He recommends shorting companies that have heavy exposure to China’s property sector – including western building-material suppliers and property developers. You could put many chemicals and polymers companies into this category.

His longer-term view is that China’s growth model – rapid urbanisation accompanied by heavy fixed-asset investments – needs to change.

Urbanisation is reaching a demographic peak, as are the economic benefits being delivered by providing basic education, he argues.

State-directed lending is inefficient by nature as the inputs into the economy (the costs) are greater than the outputs, as was proven by what happened in the former Soviet Union, adds Chanos.

He accepts that as innovation improves and as the focus moves away from state-directed and therefore inefficient lending – and as latent domestic consumption is further unlocked – China’s potential is enormous.

But he makes the valid point that getting from A to B won’t always be a smooth process. This will mean frequent periods of uncertain growth and a great deal of volatility.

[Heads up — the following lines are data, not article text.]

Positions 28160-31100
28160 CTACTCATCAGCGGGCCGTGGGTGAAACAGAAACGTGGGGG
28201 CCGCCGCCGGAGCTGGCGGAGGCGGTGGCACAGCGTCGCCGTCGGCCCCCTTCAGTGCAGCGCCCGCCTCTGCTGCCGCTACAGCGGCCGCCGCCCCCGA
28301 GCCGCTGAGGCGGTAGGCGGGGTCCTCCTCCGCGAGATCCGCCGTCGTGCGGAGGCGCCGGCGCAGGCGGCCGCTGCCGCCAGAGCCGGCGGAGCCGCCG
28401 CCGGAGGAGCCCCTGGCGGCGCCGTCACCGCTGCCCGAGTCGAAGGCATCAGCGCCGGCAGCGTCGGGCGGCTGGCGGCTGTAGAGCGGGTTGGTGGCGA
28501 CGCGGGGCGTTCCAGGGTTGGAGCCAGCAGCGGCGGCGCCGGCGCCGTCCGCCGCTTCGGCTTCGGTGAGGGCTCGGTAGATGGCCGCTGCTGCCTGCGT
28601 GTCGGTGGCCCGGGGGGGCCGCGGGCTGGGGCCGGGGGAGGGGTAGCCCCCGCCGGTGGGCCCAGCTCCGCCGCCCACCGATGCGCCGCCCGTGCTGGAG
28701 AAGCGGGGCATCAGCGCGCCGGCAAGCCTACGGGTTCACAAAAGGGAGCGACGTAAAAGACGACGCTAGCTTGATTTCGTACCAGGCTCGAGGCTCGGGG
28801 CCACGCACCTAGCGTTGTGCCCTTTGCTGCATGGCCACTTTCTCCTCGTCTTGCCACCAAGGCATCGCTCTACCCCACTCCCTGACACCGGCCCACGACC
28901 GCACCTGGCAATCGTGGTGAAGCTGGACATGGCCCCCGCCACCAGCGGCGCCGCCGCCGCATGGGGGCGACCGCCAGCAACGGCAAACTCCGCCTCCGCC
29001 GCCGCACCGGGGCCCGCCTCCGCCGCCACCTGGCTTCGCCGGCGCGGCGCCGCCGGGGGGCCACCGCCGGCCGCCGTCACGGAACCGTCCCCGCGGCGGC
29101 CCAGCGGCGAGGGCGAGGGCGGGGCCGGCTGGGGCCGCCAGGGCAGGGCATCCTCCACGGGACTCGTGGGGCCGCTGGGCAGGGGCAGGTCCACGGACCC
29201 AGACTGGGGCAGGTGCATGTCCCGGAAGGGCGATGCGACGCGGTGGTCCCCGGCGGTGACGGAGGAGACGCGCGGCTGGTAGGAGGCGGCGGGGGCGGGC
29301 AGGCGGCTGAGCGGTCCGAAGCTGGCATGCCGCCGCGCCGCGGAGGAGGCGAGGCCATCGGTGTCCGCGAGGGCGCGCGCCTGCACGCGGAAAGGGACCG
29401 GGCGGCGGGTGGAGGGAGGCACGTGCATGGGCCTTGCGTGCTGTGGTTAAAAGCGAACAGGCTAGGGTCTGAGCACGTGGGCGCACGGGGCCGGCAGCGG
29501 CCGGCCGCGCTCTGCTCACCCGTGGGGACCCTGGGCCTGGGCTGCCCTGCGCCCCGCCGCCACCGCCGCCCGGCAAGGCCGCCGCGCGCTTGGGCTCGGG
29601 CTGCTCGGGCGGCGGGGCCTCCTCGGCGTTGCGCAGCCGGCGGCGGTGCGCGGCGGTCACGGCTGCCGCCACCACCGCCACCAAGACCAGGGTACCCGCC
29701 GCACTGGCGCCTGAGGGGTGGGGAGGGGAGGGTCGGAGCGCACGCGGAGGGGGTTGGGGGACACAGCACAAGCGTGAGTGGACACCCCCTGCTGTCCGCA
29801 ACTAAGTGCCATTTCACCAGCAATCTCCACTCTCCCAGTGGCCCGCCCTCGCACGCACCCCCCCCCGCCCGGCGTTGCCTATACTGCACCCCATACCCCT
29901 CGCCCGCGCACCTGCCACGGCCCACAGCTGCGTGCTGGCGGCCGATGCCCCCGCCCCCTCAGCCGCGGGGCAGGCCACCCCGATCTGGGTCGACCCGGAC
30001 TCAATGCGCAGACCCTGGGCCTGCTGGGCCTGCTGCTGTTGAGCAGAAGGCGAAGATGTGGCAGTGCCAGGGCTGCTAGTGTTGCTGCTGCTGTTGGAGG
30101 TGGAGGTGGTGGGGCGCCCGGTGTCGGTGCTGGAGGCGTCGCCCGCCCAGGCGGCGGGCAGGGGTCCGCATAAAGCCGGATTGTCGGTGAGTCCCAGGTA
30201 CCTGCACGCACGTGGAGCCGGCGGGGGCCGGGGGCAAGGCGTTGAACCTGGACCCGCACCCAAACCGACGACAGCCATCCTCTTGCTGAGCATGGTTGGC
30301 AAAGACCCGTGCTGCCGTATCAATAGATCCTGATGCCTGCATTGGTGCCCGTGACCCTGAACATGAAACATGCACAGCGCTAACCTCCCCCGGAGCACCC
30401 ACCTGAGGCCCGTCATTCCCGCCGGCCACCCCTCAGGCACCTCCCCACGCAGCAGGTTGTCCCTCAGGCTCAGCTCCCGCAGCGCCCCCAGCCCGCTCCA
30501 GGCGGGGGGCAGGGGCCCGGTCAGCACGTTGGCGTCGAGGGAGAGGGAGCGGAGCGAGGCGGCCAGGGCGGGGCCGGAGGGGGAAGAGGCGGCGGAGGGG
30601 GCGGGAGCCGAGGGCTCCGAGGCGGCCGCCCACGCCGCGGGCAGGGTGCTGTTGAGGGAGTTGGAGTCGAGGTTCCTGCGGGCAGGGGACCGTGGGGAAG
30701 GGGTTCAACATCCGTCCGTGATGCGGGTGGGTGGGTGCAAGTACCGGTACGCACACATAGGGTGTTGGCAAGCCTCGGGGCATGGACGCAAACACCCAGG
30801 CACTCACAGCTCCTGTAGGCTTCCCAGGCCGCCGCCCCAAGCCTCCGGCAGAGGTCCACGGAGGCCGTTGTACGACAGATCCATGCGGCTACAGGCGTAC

There also has to be a chance that China doesn’t make the transition.

This makes the claim we quoted earlier – about the country’s undoubted strong long-term prospects – a little like the view expressed before the economic crisis: that there would never be a US nationwide house-price collapse.

A period of uncertain growth in China appears to be taking place right now.

Earlier this week, for example, Guo Shuqing, the chairman of China Construction Bank, reportedly warned about the danger of GDP expanding by more than 9.5% in 2010.

“It [too-rapid growth] will mean more duplication of construction, more excess capacity and higher waste of capital,” he was quoted as saying.

Many analysts believe growth will exceed 9.5% this year, and estimate that in the first quarter the economy expanded by 11-12%.

Oversupply of money and increased liquidity leading to inflation and asset-price bubbles were further problems, the bank chairman was also reported to have said.